Recruit the staff now that you will need in the near future
Your present staff of technicians should be upgrading their skills on a regular basis to keep up with today’s evolving and more complex vehicles. But consider searching for and hiring people who have the specific skills to work on the vehicles that will be driving in any day now. Trade and technical schools are turning out graduates who know their way around electric and hybrid vehicle motors, batteries, and controllers. These fresh young techs also have up-to-date knowledge of how to diagnose and fix the many types of ADAS that are becoming common in today’s cars.
Servicing today’s connected cars requires a knowledge of internet connectivity, information technology, software engineering, and modern electronics. Having this knowledge can be your shop’s competitive edge, as more franchised new car dealers become less willing to invest in this type of training for their techs.
Showcase your advanced capabilities to get new customers
Best of all, once that you have these high-tech skill sets residing in your shop, you can promote them to those prospective customers who need their new-technology vehicle serviced. There are many hybrids and EVs running around that are out of warranty, and whose owners would give you a shot at servicing them. There are also many body shops that install new ADAS sensors after an accident, but do not have the ability to calibrate the systems afterwards – that’s where you come in! Establish your shop as a leader in these areas, and see your business grow even more as these types of vehicles continue to fill the roads!
More advanced diagnostic equipment will be needed
Vehicle technology moves at a rapid rate. The demands of emission controls, fuel economy, safety technology, and infotainment have filled cars with a wide variety of electronic systems. When one of these systems has a problem, it also takes electronics to diagnose and fix the problem.
Just as vehicles evolve, so does the diagnostic equipment needed to figure out the best way to repair a given system. It’s an arms race, and the shops that can’t keep up will be left behind. Gone are the days of replacing parts until the problem is gone – it’s a waste of your time and the customer’s money. Having the right diagnostic tools in the shop, and knowing how to use them, will make your life easier and make your customers happier.
Auto repair shops are already evolving. Techs are using laptops and tablets to help them diagnose their customers’ cars. Some manufacturers have introduced advanced augmented reality systems that can be used both remotely and in their dealers’ shops. Consider all the possibilities when equipping your shop for future diagnostic equipment needs.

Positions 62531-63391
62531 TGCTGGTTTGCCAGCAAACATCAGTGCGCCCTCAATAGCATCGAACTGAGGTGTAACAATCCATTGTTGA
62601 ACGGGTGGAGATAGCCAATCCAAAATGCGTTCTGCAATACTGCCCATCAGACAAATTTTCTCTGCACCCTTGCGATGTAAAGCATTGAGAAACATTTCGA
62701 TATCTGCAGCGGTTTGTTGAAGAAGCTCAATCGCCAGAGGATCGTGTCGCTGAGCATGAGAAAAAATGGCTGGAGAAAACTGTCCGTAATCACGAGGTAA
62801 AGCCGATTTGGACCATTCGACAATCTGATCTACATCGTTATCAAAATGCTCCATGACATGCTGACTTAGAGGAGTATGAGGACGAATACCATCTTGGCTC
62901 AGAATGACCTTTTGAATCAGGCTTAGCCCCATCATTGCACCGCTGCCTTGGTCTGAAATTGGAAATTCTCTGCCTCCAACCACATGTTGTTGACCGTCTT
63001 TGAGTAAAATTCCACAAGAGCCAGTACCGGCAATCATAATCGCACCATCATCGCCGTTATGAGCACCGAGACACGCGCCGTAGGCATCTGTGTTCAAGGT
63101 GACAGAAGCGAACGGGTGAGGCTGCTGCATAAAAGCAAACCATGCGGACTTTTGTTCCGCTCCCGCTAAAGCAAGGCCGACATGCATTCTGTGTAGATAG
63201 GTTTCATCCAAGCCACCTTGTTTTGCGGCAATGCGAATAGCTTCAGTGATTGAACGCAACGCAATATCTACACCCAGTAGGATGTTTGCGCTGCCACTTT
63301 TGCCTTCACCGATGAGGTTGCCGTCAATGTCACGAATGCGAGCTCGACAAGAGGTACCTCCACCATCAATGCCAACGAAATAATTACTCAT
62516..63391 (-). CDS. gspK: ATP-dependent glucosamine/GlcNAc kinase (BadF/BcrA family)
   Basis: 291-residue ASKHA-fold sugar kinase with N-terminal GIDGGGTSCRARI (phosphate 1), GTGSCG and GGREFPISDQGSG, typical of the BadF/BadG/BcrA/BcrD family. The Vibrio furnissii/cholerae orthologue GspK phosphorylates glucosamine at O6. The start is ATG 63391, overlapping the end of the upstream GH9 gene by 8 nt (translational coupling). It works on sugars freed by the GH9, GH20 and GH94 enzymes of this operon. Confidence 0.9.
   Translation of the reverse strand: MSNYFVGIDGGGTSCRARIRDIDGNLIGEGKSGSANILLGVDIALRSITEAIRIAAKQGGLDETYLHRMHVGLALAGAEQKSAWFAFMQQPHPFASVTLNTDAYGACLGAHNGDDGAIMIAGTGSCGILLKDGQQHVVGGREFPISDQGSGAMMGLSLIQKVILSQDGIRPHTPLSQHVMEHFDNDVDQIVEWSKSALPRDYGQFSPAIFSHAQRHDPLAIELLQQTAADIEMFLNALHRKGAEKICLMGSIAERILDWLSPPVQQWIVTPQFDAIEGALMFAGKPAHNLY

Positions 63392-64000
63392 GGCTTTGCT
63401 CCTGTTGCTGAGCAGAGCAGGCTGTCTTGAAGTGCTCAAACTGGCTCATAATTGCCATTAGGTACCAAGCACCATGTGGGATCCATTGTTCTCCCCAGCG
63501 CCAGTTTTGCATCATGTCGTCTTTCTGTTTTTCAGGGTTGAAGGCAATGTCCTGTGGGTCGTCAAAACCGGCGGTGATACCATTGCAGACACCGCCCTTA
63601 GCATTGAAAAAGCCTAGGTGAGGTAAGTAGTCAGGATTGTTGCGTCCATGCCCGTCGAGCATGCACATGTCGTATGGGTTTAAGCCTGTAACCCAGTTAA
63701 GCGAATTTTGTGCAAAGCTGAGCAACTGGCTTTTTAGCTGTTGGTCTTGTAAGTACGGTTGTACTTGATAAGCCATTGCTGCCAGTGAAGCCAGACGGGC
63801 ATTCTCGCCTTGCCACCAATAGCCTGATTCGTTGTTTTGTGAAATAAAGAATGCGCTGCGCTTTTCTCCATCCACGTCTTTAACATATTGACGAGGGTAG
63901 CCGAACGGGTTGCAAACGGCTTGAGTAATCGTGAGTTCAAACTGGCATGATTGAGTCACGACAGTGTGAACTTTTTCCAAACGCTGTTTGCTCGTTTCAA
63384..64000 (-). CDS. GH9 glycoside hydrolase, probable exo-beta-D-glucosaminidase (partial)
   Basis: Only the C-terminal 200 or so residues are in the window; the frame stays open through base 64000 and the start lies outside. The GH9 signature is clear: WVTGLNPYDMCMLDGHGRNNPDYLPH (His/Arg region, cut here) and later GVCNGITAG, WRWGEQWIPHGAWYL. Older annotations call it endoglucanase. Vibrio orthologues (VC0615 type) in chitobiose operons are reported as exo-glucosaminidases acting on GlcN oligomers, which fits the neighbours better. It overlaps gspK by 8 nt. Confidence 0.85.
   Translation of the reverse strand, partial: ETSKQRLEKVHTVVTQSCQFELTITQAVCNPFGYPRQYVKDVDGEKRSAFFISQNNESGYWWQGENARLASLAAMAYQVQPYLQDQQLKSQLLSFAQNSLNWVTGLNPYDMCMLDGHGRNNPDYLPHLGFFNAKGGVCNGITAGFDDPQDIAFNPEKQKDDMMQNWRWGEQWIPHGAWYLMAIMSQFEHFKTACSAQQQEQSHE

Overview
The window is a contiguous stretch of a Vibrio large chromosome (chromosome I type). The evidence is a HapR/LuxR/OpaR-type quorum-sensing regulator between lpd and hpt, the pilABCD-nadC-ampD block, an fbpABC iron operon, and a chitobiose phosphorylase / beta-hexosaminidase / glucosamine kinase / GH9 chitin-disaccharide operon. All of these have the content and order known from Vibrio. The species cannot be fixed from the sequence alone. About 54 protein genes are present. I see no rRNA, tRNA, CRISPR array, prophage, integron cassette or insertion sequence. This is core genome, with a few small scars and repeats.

Information is another crucial ingredient in the diagnostic process
But to future-proof your shop, you will also need access to the information about a given vehicle, in order to diagnose and repair it. Access to this information is becoming more and more difficult, as manufacturers play games with independent shops. The latest information about new models can be hard to get from the vehicle manufacturers. This can be used as a tactic to benefit their franchised new car dealers. When you couple this with the requirement to electronically reset certain vehicle systems after a repair, it is easy to see a strategy designed to “lock out” independent shops.
There can also be a “statute of limitations” applied by manufacturers to their older vehicles. At some point, the manufacturer can decide that keeping all of these older vehicles on the road is negatively affecting their new car sales. What better way to boost sales than cutting off their support and making older vehicles impractical to repair?
One solution to this problem is aftermarket data providers, who provide information relating to any vehicle coming into your shop. Through a subscription fee, shops have access to diagnostic information and support, on both older and newer vehicles.
Stay Tuned for part two of this series coming soon!
Author: Stephen Fogel